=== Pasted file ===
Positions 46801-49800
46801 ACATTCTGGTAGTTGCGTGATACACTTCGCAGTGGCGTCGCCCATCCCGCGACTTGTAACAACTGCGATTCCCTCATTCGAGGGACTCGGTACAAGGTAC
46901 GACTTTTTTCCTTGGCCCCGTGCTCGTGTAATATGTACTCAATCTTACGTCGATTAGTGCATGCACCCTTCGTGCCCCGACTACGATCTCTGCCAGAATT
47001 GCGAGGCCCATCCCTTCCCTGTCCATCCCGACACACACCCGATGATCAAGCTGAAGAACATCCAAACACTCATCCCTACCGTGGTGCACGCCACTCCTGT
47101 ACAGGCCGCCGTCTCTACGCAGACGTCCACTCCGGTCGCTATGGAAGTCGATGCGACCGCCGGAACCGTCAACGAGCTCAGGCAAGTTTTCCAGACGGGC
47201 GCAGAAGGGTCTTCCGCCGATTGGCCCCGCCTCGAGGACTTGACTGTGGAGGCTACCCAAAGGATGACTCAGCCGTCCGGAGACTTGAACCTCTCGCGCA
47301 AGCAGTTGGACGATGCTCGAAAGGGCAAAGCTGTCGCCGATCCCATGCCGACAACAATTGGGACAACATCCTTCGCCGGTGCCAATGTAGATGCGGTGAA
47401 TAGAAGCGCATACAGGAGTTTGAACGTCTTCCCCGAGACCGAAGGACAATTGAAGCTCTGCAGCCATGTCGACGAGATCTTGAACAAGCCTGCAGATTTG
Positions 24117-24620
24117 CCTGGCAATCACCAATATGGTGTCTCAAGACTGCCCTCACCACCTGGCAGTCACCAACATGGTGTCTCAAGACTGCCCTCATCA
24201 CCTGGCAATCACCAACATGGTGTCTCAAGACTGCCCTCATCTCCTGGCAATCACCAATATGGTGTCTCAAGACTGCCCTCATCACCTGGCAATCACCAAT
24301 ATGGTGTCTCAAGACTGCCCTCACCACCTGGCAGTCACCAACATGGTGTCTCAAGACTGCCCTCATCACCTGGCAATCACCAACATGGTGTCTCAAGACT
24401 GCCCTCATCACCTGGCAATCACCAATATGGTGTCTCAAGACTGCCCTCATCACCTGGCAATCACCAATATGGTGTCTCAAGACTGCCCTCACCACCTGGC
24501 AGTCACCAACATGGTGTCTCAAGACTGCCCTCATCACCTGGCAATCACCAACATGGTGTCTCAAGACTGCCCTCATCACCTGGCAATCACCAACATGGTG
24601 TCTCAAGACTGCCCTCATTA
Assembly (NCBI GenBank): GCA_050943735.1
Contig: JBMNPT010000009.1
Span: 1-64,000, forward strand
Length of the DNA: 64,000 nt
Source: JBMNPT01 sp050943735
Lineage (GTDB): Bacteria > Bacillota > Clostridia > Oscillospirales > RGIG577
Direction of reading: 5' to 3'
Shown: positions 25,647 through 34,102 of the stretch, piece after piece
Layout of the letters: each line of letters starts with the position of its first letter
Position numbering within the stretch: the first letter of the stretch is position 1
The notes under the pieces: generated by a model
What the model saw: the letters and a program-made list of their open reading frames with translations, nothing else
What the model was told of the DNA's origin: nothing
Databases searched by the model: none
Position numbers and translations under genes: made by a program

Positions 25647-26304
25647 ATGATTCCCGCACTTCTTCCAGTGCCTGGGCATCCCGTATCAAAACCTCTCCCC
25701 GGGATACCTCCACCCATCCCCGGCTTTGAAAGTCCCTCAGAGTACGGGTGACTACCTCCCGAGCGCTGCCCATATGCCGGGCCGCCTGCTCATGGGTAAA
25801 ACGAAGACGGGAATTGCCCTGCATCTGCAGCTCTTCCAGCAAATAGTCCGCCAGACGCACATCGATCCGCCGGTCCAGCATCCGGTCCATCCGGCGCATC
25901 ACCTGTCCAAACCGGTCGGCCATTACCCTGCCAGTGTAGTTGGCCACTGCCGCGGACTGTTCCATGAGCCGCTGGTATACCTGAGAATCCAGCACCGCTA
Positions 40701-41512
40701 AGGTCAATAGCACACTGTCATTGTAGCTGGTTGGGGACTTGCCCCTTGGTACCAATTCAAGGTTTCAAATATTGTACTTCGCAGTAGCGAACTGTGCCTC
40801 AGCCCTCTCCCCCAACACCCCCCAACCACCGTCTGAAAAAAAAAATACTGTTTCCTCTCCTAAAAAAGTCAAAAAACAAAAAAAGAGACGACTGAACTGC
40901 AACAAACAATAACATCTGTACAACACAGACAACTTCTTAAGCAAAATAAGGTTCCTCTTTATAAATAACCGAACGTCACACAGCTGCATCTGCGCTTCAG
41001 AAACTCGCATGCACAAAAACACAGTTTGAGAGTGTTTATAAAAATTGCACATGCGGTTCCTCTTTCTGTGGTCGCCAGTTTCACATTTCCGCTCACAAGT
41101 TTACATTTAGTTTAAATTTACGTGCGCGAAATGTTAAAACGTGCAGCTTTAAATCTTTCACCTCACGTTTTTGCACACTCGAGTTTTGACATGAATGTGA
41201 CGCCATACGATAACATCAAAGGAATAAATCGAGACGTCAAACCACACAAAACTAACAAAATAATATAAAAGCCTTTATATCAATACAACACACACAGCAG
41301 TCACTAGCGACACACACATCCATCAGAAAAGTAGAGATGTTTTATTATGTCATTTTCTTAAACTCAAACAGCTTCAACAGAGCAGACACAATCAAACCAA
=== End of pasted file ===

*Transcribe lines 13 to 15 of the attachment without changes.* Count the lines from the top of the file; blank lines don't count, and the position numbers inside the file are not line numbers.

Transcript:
24401 GCCCTCATCACCTGGCAATCACCAATATGGTGTCTCAAGACTGCCCTCATCACCTGGCAATCACCAATATGGTGTCTCAAGACTGCCCTCACCACCTGGC
24501 AGTCACCAACATGGTGTCTCAAGACTGCCCTCATCACCTGGCAATCACCAACATGGTGTCTCAAGACTGCCCTCATCACCTGGCAATCACCAACATGGTG
24601 TCTCAAGACTGCCCTCATTA